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A Comparison of Constraint Handling Rules with

Equivalent Transformation Rules

Yoshinori Shigeta

SoC Research and Development Center

Toshiba Corporation

Kawasaki, Japan

Kiyoshi Akama

Information Initiative Center

Hokkaido University

Sapporo, Japan

Pongtawat Chippimolchai

Computer Science and Information

Management Program

Asian Institute of Technology

Pathumthani, Thailand

Takahiko Ishikawa

Information Initiative Center

Hokkaido University

Sapporo, Japan

Abstract

We have proposed a novel computation framework

called Equivalent Transformation (ET). The ET frame-

work is a rewriting system in which computation is exe-

cuted by rewriting rules. Rewriting rules of the ET frame-

work are called Equivalent Transformation Rules (ETRs).

The theory of ET guarantees the correctness of the com-

putation by ETRs. Multi-head ETRs which have multiple

atoms in their head part are valid ETRs.

Constraint Handling Rules (CHR) are declarative lan-

guage extension designed for writing user-defined con-

straints. CHR allows to use multi-head guarded rules for

its computation.

This paper compares the rewriting rules of ET and CHR,

especially multi-head rules. We show that all CHR rules can

be simply transformed into correct ETRs preserving their

logical meanings. Examples of the correct ETRs which can

not be represented as CHR rules are also given. Therefore

CHR rules can be regarded as proper subclass of ETRs.

Keywords: CHR, Equivalent Transformation, ETRs.

1. Introduction

Many computation models have been proposed, e.g.

Logic Programming (LP)[5], Constraint Logic Program-

ming (CLP)[6], Functional Programming (FP)[7], Func-

tional Logic Programming (FLP)[8] and Equivalent Trans-

formation (ET)[1, 2].

It is considered that almost of these computation mod-

els are in a same class of functions based on the theory of

computable functions. Although they are equivalent to each

other in view of computable functions, they have their own

theoretical basis of declarative semantics. We have been re-

searching the differences between their declarative seman-

tics and have compared the elements of the computation

models with those of the ET framework[3, 4].

The ET framework is a rewriting system in which com-

putation is executed by rewriting rules. Rewriting rules of

the ET framework are called Equivalent Transformation

Rules (ETRs). The theory of ET guarantees the correct-

ness of computation by ETRs. Multi-head ETRs which have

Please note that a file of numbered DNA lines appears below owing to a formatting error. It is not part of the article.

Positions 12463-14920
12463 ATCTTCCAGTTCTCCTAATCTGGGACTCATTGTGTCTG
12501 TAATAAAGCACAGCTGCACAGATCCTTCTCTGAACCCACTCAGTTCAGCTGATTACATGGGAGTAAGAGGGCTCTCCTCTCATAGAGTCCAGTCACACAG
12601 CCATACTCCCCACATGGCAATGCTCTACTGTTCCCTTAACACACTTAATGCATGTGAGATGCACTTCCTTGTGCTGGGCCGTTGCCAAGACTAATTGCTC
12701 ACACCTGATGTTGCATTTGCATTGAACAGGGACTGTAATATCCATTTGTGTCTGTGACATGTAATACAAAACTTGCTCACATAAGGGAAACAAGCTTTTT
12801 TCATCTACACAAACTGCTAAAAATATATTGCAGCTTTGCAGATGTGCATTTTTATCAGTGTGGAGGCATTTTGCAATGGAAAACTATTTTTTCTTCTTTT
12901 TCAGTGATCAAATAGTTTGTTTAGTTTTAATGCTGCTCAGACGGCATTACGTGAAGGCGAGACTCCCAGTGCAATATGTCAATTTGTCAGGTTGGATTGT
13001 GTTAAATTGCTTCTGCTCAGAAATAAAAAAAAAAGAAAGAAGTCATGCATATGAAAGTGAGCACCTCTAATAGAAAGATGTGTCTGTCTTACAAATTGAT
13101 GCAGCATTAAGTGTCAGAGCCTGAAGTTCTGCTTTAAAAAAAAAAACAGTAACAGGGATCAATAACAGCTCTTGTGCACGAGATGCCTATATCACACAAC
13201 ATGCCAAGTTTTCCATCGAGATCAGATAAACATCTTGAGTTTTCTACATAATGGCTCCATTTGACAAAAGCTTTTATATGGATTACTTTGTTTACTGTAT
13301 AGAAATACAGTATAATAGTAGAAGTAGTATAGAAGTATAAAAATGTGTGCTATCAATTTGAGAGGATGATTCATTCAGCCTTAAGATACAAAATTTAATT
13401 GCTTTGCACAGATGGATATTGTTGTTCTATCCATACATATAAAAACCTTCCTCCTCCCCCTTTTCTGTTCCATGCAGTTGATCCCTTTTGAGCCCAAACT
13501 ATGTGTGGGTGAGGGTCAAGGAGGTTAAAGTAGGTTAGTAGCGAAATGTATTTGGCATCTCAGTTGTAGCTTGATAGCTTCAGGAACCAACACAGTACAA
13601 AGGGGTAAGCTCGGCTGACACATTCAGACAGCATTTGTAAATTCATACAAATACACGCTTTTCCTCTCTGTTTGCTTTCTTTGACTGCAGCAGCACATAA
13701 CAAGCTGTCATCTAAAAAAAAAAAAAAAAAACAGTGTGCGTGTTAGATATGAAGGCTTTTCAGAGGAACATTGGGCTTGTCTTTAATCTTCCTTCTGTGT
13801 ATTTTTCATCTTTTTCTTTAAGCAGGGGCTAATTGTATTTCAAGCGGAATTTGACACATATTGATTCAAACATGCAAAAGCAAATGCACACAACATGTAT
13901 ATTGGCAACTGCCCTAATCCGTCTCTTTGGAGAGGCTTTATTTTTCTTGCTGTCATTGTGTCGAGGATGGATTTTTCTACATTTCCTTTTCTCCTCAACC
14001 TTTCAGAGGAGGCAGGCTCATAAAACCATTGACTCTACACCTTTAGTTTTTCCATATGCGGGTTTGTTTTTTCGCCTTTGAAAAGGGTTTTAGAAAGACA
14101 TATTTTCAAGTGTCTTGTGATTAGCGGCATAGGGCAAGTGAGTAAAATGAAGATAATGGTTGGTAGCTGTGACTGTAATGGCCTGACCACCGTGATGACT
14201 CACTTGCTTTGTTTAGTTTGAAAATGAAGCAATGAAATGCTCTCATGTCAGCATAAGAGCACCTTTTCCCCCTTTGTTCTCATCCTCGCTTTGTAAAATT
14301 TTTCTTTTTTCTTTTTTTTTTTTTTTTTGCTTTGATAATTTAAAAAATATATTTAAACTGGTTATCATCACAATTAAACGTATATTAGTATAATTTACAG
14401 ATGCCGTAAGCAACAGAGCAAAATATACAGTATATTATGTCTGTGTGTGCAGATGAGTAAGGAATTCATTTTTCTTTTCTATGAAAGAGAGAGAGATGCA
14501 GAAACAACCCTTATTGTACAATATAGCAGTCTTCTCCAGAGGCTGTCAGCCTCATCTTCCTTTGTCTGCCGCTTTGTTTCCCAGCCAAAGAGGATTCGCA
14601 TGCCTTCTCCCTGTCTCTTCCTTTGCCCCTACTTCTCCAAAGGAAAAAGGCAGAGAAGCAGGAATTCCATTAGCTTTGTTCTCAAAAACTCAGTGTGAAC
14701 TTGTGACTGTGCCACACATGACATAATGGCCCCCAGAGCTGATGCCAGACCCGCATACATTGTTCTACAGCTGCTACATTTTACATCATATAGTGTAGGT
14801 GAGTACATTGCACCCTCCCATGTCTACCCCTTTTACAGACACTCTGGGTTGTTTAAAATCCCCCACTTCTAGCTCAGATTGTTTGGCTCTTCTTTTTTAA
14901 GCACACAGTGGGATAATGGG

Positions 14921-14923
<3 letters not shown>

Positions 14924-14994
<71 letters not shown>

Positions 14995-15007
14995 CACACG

multiple atoms in their head part are valid ETRs.

Constraint Handling Rules (CHR)[9] is a high-level lan-

guage designed to write user-defined constraint solvers.

CHR is a committed-choice language consisting of multi-

head guarded rules. In the rest of this paper, we use the

terms CHR and CHRs for the CHR framework and for the

rewriting rules of the CHR framework respectively.

In this paper we compare multi-head rewriting rules of

CHR with those of ET in term of their syntax, seman-

tics, correctness and expressive power. It is also shown that

CHRs can be regarded as a proper subset of ETRs.

Section 2 briefly reviews the syntax and semantics of

CHRs. Section 3 reviews the ET framework showing the

syntax of ETRs and how they rewrite clauses. Section 4

discusses the semantics and correctness of ETRs. Section

5 compares the Logic Programming and CHR with the

ET framework. Section 6 compares CHRs with ETRs. A

method to correctly transform CHRs into equivalent ETRs

is given. It is shown that CHRs are ETRs and some ETRs

are not CHRs. Section 7 concludes this paper.

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2. Constraint Handling Rules (CHR)

2.1. Syntax of CHRs

There are three kinds of CHRs. A simplification rule, a

propagation rule and a simpagation rule. These CHRs are

of the form

Simplification:

X1,...,Xi<=> Z1,...,Zj | Y1,...,Yk

Propagation:

X1,...,Xi==> Z1,...,Zj | Y1,...,Yk

Simpagation:

X1,...,Xl\ Xl+1,...,Xi<=> Z1,...,Zj | Y1,...,Yk

where i > 0,j ≥ 0, k ≥ 0, 0 < l < i.

The multi-head X1,...,Xiis a non-empty sequence of CHR

(user-defined)constraints,theguardZ1,...,Zjisasequence

of built-in (pre-defined) constraints and the body Y1,...,Yk

is a sequence of built-in and CHR constraints.

A propagation rule is an abbreviation of a simplification

rule :

X1,...,Xi<=> Z1,...,Zj | X1,...,Xi,Y1,...,Yk

A simpagation rule is a combination of a simplification

and a propagation rule. A simpagation rule is equivalent to

a simplification rule :

X1,...,Xl,Xl+1,...,Xi

<=> Z1,...,Zj | X1,...,Xl,Y1,...,Yk

2.2. Applying CHRs

A CHR rule is applicable if its guard(Z1,...,Zj) is satis-

fied. A simplification rule replaces constraints (X1,...,Xi)

with simpler constraints (Y1,...,Yk) which are logically

equivalent (preserving logical meaning), while a propaga-

tion rule introduces new constraints (Y1,...,Yk) that are

logically redundant.

2.3. Correctness of CHRs